After starting his high school football career as a fullback and linebacker, Rocky Schoenfelder transitioned to defensive end at the start of his junior season. It turned into a perfect marriage.
With his cat-like quickness off the edge, Schoenfelder compiled 27 tackles for loss and an Iowa Class 4A-best 15.5 sacks. He was named the co-defensive player of the year in District 5 and first team all-state by the Iowa Print Sports Writers Association.
In two seasons, Schoenfelder accumulated 24 quarterback sacks to tie Chris Lensing for the all-time mark at Bettendorf.
"That is really cool," Schoenfelder said. "There are a lot of great guys in the past of Bettendorf football. Knowing I compare with them is a good thing."
Schoenfelder finished the season with 64 tackles, second on the team.
"This year I had a lot more confidence being a senior," he said. "When I moved to (defensive end), I really didn't know how I would do. I just kept working hard, having fun and it turned out to be a good move."
Bettendorf was ranked among the top five in 4A throughout the season. It faced little resistance in getting through its district unscathed, and then beat Pleasant Valley and Iowa City West in the postseason.
The 10-win season ended with a four-overtime loss to West Des Moines Dowling in the semifinals at the UNI-Dome.
"We had a pretty good season, but we didn't finish our goal," Schoenfelder said. "We train to win state, not to just get to the Dome."
Schoenfelder was a handful for opposing teams all season. He recorded 2 1/2 sacks in the Dowling game. Coach Tom Wilson admitted the Maroons ran away from Schoenfelder in the second half because they had no answer for him.
"That's pretty cool (to have that respect), but it isn't as fun either," Schoenfelder said.
Schoenfelder had two older siblings play for the Bulldogs -- Mac (graduated in 2015) and Tucker (2017). Growing up, those three along with a neighborhood friend, would play two-on-two football in the backyard.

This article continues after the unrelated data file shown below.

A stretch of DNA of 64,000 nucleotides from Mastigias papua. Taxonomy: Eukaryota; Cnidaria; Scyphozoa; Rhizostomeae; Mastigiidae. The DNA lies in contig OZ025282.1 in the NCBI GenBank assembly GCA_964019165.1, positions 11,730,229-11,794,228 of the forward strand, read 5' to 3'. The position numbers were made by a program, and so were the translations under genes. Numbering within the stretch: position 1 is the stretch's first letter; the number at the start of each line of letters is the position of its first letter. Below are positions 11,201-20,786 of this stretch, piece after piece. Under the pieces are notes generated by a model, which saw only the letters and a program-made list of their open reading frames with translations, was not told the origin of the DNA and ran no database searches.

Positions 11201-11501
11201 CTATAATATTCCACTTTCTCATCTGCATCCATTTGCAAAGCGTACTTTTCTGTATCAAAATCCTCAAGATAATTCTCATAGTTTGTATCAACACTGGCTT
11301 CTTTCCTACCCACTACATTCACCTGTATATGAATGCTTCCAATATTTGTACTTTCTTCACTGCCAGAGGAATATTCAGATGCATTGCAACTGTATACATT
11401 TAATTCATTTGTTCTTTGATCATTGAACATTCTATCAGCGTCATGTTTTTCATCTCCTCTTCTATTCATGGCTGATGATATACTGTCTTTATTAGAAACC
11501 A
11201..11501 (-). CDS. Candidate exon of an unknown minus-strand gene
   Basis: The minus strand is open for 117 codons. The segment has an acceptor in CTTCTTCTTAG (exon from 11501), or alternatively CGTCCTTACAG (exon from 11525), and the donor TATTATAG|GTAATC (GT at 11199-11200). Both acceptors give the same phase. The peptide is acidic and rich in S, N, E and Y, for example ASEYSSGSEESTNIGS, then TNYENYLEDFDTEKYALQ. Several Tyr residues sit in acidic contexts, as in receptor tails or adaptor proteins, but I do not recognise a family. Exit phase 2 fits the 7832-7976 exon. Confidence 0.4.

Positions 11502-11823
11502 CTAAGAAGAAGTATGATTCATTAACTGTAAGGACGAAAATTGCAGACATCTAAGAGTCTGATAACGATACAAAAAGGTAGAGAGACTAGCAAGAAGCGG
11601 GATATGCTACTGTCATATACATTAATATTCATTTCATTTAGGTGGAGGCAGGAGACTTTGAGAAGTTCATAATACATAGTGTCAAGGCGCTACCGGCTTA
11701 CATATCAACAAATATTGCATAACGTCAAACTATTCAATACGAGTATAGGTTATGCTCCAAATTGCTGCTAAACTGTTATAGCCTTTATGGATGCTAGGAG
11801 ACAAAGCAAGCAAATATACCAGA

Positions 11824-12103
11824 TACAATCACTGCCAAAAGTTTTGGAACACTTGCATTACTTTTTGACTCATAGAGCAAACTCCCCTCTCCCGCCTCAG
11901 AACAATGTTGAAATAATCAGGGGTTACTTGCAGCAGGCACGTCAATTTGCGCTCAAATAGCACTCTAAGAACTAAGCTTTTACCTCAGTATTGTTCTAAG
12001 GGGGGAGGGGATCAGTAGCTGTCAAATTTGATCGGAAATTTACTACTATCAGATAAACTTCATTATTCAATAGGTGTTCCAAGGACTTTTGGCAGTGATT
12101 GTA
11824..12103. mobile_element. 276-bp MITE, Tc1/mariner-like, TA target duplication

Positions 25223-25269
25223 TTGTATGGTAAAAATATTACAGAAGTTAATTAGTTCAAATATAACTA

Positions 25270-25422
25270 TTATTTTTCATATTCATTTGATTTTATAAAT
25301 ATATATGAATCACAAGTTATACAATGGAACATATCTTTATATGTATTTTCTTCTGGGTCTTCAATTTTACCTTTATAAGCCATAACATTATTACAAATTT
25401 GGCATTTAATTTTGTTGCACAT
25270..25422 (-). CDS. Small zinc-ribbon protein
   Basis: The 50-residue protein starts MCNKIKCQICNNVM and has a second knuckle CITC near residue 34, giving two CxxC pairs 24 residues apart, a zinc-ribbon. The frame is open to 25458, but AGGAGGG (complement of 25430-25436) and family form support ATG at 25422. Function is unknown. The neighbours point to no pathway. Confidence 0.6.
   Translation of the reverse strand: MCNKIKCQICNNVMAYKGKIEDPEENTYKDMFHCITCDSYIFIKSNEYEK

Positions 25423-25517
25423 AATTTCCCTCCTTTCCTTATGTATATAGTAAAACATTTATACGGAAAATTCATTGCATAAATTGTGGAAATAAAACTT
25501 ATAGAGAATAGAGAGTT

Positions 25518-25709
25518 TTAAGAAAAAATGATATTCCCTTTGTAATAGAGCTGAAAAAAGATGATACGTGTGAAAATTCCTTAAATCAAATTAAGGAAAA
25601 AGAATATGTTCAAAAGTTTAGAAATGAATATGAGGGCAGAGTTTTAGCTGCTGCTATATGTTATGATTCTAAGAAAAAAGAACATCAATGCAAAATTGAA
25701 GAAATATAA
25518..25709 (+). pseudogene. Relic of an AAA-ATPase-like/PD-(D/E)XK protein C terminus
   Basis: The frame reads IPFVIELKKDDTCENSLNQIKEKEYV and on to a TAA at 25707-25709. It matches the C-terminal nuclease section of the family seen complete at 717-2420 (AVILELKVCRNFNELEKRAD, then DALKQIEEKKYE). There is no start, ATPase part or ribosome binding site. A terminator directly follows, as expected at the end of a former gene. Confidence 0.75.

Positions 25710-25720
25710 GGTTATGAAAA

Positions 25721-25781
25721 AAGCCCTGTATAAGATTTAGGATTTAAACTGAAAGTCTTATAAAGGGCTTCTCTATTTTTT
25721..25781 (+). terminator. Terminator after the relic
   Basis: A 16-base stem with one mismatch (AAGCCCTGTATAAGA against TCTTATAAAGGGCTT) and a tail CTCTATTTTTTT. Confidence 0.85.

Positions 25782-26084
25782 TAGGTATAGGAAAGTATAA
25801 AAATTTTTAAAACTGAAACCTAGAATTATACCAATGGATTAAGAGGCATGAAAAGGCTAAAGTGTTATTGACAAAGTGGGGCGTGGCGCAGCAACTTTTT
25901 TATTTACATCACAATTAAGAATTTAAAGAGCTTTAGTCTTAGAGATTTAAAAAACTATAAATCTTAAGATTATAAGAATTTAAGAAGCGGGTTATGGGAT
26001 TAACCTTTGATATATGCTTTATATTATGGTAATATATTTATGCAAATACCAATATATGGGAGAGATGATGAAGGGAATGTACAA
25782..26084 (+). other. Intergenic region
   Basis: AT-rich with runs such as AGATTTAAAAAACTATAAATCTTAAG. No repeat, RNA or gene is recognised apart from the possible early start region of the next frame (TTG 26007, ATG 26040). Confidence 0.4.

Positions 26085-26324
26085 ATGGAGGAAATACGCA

"We played all the time," Schoenfelder said. "They were pretty physical games. We got into it."
It toughened Schoenfelder up. He played linebacker at just 142 pounds as a freshman, but he made significant gains in the weight room between his sophomore and junior seasons and then again last offseason.
He was around 200 pounds this fall.
"The weight room really beefed me up," he said, "and the team bonding built a lot of good friendships."
Bettendorf, in fact, would lift before home games this season. It usually consisted of three explosive lifts and box jumps.
"I loved it," Schoenfelder said. "It got us all amped up, had the music blaring. It got us ready."
At one point this fall, Schoenfelder said he was uncertain if football was in the equation beyond high school. Earlier this week, Schoenfelder said he expects to be playing somewhere next fall.
He has heard from Division II Missouri Western along with several American Rivers Conference programs like Loras and Wartburg.
"It is just finding the right fit," he said. "I'm not concerned (about the level). It is just football, and it's a fun game."
Schoenfelder has thrived as a rush end, but Bettendorf coach Aaron Wiley anticipates his all-stater to move back to linebacker in college.
"He's one of the toughest kids we've had come through our program," Wiley said.
-- Matt Coss